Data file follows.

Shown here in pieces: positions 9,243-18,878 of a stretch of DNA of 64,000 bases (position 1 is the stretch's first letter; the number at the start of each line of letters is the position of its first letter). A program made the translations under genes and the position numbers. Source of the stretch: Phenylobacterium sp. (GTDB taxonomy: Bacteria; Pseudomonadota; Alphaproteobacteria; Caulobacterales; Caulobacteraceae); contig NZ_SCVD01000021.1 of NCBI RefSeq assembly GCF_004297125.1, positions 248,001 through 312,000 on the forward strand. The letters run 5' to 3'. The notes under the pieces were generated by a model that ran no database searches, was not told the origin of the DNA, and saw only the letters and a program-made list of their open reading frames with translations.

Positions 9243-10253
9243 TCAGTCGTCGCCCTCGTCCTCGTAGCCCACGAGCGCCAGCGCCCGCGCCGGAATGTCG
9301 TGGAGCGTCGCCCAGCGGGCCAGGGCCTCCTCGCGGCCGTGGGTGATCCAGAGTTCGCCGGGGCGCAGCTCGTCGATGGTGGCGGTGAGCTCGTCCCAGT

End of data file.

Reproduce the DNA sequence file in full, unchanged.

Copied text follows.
Shown here in pieces: positions 9,243-18,878 of a stretch of DNA of 64,000 bases (position 1 is the stretch's first letter; the number at the start of each line of letters is the position of its first letter). A program made the translations under genes and the position numbers. Source of the stretch: Phenylobacterium sp. (GTDB taxonomy: Bacteria; Pseudomonadota; Alphaproteobacteria; Caulobacterales; Caulobacteraceae); contig NZ_SCVD01000021.1 of NCBI RefSeq assembly GCF_004297125.1, positions 248,001 through 312,000 on the forward strand. The letters run 5' to 3'. The notes under the pieces were generated by a model that ran no database searches, was not told the origin of the DNA, and saw only the letters and a program-made list of their open reading frames with translations.

Positions 9243-10253
9243 TCAGTCGTCGCCCTCGTCCTCGTAGCCCACGAGCGCCAGCGCCCGCGCCGGAATGTCG
9301 TGGAGCGTCGCCCAGCGGGCCAGGGCCTCCTCGCGGCCGTGGGTGATCCAGAGTTCGCCGGGGCGCAGCTCGTCGATGGTGGCGGTGAGCTCGTCCCAGT